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Court Awards $500K in Attorneys’ Fees to Allstate in Trade Secret Case

New Jersey court rules:
Defendants pay legal fees
In trade secret suit

A New Jersey federal court has ruled in favor of Allstate Insurance in a dispute over attorney’s fees in a case involving allegations of employee misuse of company confidential information and trade secrets.

Defendants Stillwell and Francy worked for Allstate from 2008 until September 2015. They both signed independent contractor agreements that included non-compete, non-solicitation, and confidentiality clauses. They left Allstate and began working for Stillwell Financial Advisors (SFA).

Shortly after this, Allstate filed suit, claiming that the defendants had violated the non-compete, non-solicitation, and confidentiality clauses, misusing confidential information and trade secrets such as Allstate customer contact and policy information.

Both sides filed motions for summary judgment, and the court granted partial summary judgment for each side.

The parties also agreed that SLC wouldn’t solicit, sell, or service life insurance policies, annuity contracts, or other businesses in competition with Allstate.

Allstate then sought $519,347.60 in attorneys’ fees because it had prevailed on certain claims for breach of contract, misappropriation of trade secrets, and unfair competition.

The contract between Allstate and its former contractors provided that Allstate was entitled to reasonable attorneys’ fees if it successfully brought an action based on a breach of the agreements’ restrictive covenants.

The defendants argued that the fee petition should be denied because Allstate didn’t prevail on all its claims.  Also, they argued that Allstate couldn’t be the prevailing party because it was awarded no damages on summary judgment or otherwise, and thus couldn’t point to any “relief ultimately achieved” as a result of the litigation.

Under New Jersey law,

a party seeking attorneys’ fees must “demonstrate that his lawsuit was causally related to securing the relief obtained; a fee award is justified if [the party’s] efforts are a `necessary and important’ factor in obtaining the relief.”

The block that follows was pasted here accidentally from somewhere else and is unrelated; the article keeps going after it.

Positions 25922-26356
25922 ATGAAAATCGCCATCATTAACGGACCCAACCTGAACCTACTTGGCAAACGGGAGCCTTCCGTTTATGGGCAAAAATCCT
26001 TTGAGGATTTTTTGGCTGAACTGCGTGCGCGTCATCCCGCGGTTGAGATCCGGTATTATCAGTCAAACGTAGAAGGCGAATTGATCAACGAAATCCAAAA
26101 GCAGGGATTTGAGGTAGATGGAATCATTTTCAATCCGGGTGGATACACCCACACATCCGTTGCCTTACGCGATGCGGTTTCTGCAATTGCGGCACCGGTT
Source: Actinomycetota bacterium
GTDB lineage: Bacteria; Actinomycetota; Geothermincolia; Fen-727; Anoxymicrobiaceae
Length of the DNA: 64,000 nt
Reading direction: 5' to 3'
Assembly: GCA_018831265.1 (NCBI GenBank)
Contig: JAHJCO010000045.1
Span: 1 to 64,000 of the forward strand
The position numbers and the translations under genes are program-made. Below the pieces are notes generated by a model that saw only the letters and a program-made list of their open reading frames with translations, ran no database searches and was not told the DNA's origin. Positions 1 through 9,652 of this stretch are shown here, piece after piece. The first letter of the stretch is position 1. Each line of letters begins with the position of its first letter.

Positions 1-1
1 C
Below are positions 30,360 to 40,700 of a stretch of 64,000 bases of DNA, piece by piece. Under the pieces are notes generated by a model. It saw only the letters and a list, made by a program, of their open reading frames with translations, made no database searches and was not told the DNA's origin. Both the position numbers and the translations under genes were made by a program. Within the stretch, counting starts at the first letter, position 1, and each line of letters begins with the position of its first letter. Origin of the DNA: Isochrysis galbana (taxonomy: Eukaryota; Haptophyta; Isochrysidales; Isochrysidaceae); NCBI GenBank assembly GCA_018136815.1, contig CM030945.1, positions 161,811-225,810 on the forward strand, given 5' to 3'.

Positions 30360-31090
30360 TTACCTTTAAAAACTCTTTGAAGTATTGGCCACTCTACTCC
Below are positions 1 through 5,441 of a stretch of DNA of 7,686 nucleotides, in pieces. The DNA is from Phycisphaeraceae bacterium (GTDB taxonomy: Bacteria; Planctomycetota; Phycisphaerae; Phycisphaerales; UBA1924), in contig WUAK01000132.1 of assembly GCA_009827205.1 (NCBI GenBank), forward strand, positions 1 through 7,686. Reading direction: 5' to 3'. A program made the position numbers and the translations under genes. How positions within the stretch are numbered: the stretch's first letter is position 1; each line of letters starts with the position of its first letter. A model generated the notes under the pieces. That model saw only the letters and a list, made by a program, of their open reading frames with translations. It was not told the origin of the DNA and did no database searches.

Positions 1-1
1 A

[t]he party seeking attorneys’ fees need not recover all relief sought, but rather, there must be the settling of some dispute that affected the behavior of the [party asked to pay attorneys’ fees] towards the [party seeking attorneys’ fees].

Also, a “prevailing party” is one that “succeed[s] on any significant issue in litigation which achieves some of the benefits. . . sought in bringing suit.”

As the court noted,

While Plaintiff did not prevail on all of its claims, and although Stillwell was awarded a monetary judgment on one of his counterclaims, Plaintiff maintains that the summary judgment rulings in its favor implicate the agreements between ALIC, Stillwell, and Francy, which contractually provide that ALIC is entitled to reasonable attorneys’ fees in the event that it successfully brings an action premised on breach of the agreements’ restrictive covenants.

The court also found that the rates charged by Allstate’s attorneys – $305 to $615 per hour – were reasonable given their levels of experience and “fall within the median range of hourly rates for lawyers in New Jersey according to The National Law Journal’s 48thAnnual Survey of Law Firm Economics.”

The court also considered whether the 1,248.1 hours of legal work performed was reasonable and concluded that it was.

The court noted that this wasn’t a case in which the plaintiff was denied damages by a jury. Instead, Allstate agreed to give up its pursuit of damages as a condition of the parties’ settlement agreement.

Defendants argued that Allstate showed “poor billing judgment” for “continu[ing] to aggressively prosecute this case for five years” when Allstate should have been aware that it has suffered minimal to no damages after one year.

However, the court said that the defendants were also responsible for the protracted nature of this litigation.

A takeaway here: when entering into a settlement, make sure to also address the issue of attorneys’ fees, to avoid expensive surprises later on.

Just like the haiku above, we like to keep our posts short and sweet. Hopefully, you found this bite-sized information helpful. If you would like more information, please do not hesitate to contact us here.

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